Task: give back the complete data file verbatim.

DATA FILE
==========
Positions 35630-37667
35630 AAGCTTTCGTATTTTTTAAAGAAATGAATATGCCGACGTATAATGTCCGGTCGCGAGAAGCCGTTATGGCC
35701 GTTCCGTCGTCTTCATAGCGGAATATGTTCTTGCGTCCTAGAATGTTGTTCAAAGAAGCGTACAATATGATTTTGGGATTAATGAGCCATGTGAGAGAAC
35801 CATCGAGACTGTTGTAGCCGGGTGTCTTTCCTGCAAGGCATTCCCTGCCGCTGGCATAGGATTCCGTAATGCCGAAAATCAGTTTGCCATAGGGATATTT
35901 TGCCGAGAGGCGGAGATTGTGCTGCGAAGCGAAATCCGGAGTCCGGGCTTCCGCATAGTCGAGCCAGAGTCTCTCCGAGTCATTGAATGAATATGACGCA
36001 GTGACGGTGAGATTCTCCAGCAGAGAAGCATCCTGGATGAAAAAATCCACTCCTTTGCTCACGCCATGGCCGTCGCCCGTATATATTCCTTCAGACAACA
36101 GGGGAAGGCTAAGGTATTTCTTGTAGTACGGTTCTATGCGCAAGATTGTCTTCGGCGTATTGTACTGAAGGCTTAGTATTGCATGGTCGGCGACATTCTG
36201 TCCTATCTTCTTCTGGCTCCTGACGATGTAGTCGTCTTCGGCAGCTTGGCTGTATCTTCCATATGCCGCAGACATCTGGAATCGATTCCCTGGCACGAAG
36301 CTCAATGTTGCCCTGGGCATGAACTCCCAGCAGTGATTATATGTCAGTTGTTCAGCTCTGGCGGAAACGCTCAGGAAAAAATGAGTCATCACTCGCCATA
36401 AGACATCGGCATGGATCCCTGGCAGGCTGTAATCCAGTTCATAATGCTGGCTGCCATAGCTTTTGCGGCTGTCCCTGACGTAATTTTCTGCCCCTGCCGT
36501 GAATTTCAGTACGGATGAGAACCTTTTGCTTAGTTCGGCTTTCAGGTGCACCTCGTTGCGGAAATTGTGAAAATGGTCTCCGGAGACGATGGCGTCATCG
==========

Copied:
Positions 35630-37667
35630 AAGCTTTCGTATTTTTTAAAGAAATGAATATGCCGACGTATAATGTCCGGTCGCGAGAAGCCGTTATGGCC
35701 GTTCCGTCGTCTTCATAGCGGAATATGTTCTTGCGTCCTAGAATGTTGTTCAAAGAAGCGTACAATATGATTTTGGGATTAATGAGCCATGTGAGAGAAC
35801 CATCGAGACTGTTGTAGCCGGGTGTCTTTCCTGCAAGGCATTCCCTGCCGCTGGCATAGGATTCCGTAATGCCGAAAATCAGTTTGCCATAGGGATATTT
35901 TGCCGAGAGGCGGAGATTGTGCTGCGAAGCGAAATCCGGAGTCCGGGCTTCCGCATAGTCGAGCCAGAGTCTCTCCGAGTCATTGAATGAATATGACGCA
36001 GTGACGGTGAGATTCTCCAGCAGAGAAGCATCCTGGATGAAAAAATCCACTCCTTTGCTCACGCCATGGCCGTCGCCCGTATATATTCCTTCAGACAACA
36101 GGGGAAGGCTAAGGTATTTCTTGTAGTACGGTTCTATGCGCAAGATTGTCTTCGGCGTATTGTACTGAAGGCTTAGTATTGCATGGTCGGCGACATTCTG
36201 TCCTATCTTCTTCTGGCTCCTGACGATGTAGTCGTCTTCGGCAGCTTGGCTGTATCTTCCATATGCCGCAGACATCTGGAATCGATTCCCTGGCACGAAG
36301 CTCAATGTTGCCCTGGGCATGAACTCCCAGCAGTGATTATATGTCAGTTGTTCAGCTCTGGCGGAAACGCTCAGGAAAAAATGAGTCATCACTCGCCATA
36401 AGACATCGGCATGGATCCCTGGCAGGCTGTAATCCAGTTCATAATGCTGGCTGCCATAGCTTTTGCGGCTGTCCCTGACGTAATTTTCTGCCCCTGCCGT
36501 GAATTTCAGTACGGATGAGAACCTTTTGCTTAGTTCGGCTTTCAGGTGCACCTCGTTGCGGAAATTGTGAAAATGGTCTCCGGAGACGATGGCGTCATCG